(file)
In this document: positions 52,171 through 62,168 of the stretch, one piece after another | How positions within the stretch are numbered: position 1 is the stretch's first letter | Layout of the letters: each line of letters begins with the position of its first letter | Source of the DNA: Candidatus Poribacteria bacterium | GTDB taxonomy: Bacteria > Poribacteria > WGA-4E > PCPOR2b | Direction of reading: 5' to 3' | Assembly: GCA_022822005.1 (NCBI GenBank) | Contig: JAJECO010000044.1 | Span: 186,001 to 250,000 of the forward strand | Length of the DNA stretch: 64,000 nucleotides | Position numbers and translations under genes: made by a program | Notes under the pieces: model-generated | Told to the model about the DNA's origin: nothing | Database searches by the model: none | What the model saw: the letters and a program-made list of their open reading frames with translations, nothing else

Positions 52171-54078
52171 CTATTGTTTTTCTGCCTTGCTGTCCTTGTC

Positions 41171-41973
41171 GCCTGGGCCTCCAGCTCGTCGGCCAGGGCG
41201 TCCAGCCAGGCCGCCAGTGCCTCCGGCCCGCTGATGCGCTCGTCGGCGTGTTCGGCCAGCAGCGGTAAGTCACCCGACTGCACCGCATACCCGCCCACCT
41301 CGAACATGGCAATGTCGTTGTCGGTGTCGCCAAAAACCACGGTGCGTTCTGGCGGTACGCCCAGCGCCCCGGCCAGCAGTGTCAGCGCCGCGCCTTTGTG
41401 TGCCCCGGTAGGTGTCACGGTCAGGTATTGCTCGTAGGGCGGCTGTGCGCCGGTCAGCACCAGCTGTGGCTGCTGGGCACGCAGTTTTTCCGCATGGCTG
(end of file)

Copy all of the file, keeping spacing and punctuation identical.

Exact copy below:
In this document: positions 52,171 through 62,168 of the stretch, one piece after another | How positions within the stretch are numbered: position 1 is the stretch's first letter | Layout of the letters: each line of letters begins with the position of its first letter | Source of the DNA: Candidatus Poribacteria bacterium | GTDB taxonomy: Bacteria > Poribacteria > WGA-4E > PCPOR2b | Direction of reading: 5' to 3' | Assembly: GCA_022822005.1 (NCBI GenBank) | Contig: JAJECO010000044.1 | Span: 186,001 to 250,000 of the forward strand | Length of the DNA stretch: 64,000 nucleotides | Position numbers and translations under genes: made by a program | Notes under the pieces: model-generated | Told to the model about the DNA's origin: nothing | Database searches by the model: none | What the model saw: the letters and a program-made list of their open reading frames with translations, nothing else

Positions 52171-54078
52171 CTATTGTTTTTCTGCCTTGCTGTCCTTGTC

Positions 41171-41973
41171 GCCTGGGCCTCCAGCTCGTCGGCCAGGGCG
41201 TCCAGCCAGGCCGCCAGTGCCTCCGGCCCGCTGATGCGCTCGTCGGCGTGTTCGGCCAGCAGCGGTAAGTCACCCGACTGCACCGCATACCCGCCCACCT
41301 CGAACATGGCAATGTCGTTGTCGGTGTCGCCAAAAACCACGGTGCGTTCTGGCGGTACGCCCAGCGCCCCGGCCAGCAGTGTCAGCGCCGCGCCTTTGTG
41401 TGCCCCGGTAGGTGTCACGGTCAGGTATTGCTCGTAGGGCGGCTGTGCGCCGGTCAGCACCAGCTGTGGCTGCTGGGCACGCAGTTTTTCCGCATGGCTG